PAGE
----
So, What is Optical Allyship?
the internal work – interrogating, re-arranging, and re-educating our psyches and hearts – that’s the hard work. that’s the work nobody will hold you accountable for. do that too. do that most.
— kendra (@kendramorous) June 2, 2020
Latham Thomas, author of Own Your Glow, coined the term optical allyship, which she defines as “allyship that only serves at the surface level to platform the ‘ally.’” She explains, “It makes a statement but doesn’t go beneath the surface and is not aimed at breaking away from the systems of power that oppress.” Basically, optical allyship is performative, serving the ally and not really digging deeper into understanding the systems of oppression so they can be dismantled. Optical allyship is mostly talk, when true allyship is about actions. As Roxane Gay explains in her article On Making Black Lives Matter, “The problem with allyship is that good intentions are not enough. Allyship offers a safe haven from harsh realities and the dirty work of creating change. It offers a comfortable distance that can be terribly unproductive.” Separating yourself from optical allyship means not just posting a black square or Martin Luther King Jr. quote and calling it a day, it means taking on the struggle and fight as if it’s your own and committing to doing the work—not just this week, but beyond. That is where the real allyship begins.
Optical Allyship In Action
One of the obvious examples of optical allyship is the influencers who use the protests and Black Lives Matter movement to up their IG aesthetics. While (I hope) we all know right off the bat why it’s wrong to show up to a protest, take one picture, and then bounce, posting a protest thirst trap isn’t the beginning and end of optical allyship.
Odds are that the majority of us have either posted an Instagram story or retweeted an image or statement recently in efforts to spread awareness and show support for the movement. If you are not also donating to causes supporting Black Lives Matter, supporting Black-owned businesses, reading up on Black history, and/or calling your representatives, then that Instagram story or retweet falls under optical allyship. In an Instagram post, Thomas explains, “True allyship is about building trust, being consistent, standing up, speaking up, recognizing the struggle and carrying some of the weight, it’s using your God-given sense to figure some of this stuff out and not waiting for folks to tell you.”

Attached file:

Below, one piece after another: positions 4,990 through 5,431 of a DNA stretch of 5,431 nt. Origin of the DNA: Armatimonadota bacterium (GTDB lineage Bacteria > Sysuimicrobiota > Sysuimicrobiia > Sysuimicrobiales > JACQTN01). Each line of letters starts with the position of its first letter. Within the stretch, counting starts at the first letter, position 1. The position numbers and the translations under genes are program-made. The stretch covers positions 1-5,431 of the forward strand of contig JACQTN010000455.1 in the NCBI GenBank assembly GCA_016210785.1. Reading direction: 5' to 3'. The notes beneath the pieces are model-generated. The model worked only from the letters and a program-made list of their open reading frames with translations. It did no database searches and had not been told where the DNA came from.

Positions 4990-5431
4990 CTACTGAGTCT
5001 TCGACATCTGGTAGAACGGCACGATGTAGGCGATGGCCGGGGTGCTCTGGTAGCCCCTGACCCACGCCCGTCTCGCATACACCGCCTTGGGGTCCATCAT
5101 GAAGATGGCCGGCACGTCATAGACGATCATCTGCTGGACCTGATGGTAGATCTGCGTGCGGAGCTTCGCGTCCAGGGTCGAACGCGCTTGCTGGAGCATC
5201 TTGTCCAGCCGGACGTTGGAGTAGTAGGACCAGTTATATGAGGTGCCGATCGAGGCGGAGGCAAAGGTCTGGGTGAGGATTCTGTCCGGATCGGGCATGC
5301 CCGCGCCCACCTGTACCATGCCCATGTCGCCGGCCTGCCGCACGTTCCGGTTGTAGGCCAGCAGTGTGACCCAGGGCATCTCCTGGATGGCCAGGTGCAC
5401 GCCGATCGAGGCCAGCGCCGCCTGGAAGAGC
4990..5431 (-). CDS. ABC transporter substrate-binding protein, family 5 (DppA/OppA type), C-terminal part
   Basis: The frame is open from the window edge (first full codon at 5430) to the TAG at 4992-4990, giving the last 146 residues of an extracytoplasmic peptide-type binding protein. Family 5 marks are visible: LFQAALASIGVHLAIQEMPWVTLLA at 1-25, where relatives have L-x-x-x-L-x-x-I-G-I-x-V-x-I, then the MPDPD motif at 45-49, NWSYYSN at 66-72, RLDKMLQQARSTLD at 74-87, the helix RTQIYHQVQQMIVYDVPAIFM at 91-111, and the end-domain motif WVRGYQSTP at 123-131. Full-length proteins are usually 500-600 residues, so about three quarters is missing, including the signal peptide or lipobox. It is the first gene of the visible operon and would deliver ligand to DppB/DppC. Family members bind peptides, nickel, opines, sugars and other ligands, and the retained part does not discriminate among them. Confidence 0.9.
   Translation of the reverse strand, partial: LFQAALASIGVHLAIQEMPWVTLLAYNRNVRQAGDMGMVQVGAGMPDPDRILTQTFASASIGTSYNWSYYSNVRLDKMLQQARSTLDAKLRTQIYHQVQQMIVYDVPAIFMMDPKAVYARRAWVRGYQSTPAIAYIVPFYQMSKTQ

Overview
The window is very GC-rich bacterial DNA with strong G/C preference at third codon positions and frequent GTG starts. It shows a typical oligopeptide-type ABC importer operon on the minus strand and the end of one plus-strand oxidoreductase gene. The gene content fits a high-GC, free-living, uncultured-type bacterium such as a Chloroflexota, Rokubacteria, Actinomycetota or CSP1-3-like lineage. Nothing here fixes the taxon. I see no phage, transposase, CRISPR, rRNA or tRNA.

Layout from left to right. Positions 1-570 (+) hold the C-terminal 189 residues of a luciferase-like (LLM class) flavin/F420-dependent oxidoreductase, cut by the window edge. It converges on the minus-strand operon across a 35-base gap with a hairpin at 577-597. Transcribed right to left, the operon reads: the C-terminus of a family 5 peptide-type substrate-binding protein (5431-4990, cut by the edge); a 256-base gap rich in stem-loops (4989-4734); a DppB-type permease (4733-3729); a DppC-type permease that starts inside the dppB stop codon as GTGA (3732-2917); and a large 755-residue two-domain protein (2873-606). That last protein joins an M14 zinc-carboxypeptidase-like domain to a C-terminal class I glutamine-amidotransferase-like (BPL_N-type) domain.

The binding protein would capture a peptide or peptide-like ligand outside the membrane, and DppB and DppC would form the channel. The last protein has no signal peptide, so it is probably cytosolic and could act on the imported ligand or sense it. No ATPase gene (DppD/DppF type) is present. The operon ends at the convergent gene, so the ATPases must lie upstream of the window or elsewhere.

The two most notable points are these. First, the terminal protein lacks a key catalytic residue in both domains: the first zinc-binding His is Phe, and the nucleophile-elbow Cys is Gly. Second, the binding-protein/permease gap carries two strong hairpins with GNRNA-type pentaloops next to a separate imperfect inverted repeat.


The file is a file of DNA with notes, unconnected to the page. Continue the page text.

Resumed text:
I get it for those of you out there that want to support the movement but aren’t sure how or what to do. I can also see how one might think that posting a black square is a contribution to the cause because you’re showing solidarity, but in reality, ask yourself what is it really doing and who is it really serving? It is not enough to just post a quote or an image without any context or link out to reliable resources. That is when your allyship becomes performative and fails to break through to deeper levels in order to invoke real conversation and change. Really, it’s time to put your money where your black square is. As Roxane Gay puts it, “We need people to use common sense to figure out how to participate in social justice.”
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There are people who are truly energized and moved to work to improve the lives of marginalized people. They do a lot behind the scenes that people can’t always see, they have an interest and commitment to learning. There are also people who are taking advantage of this pivotal momentum in culture and tokenizing people of color and the marginalized to further their pursuits. There are people who never before took interest in my work or the work of my sisters and brothers on the front lines of change, but now that it’s “cool” to be “woke” I find my inbox flooded with disingenuous requests to attach to the hard work we’ve done or to use my credibility like a cash card to advance the credibility of someone who is just clearly interested in making money and growing a following. I’m not interested in OPTICAL ALLYSHIP. This is allyship that only serves at the surface level to platform the “ally”, it makes a statement but doesn’t go beneath the surface and is not aimed at breaking away from the systems of power that oppress. True allyship is about building trust, being consistent, standing up, speaking up, recognizing the struggle and carrying some of the weight, it’s using your God-given sense to figure some of this stuff out and not waiting for folks to tell you. Its knowing that your voice is powerful alongside marginalized voices – not infront of or instead of marginalized ones. It’s using Google and reading books and joining groups that are aimed at anti-oppression. It’s becoming a great listener and recognizing that just because you’re new to the work, doesn’t mean it’s new. Know that folks have been working all along and you’re stepping into something already in play… get in where you fit in, take notes, bring resources, and acknowledge you have work to do. Just because you have one black friend, a LGBTQIA family member or work with someone disabled doesn’t mean that you’re doing the work. It doesn’t happen on its own- you have to constantly engage and challenge yourself- this is a lifelong commitment, not a popular one. Also, why not let other folks recognize you as an ally or label you an activist. ——CONTINUED BELOW—— READ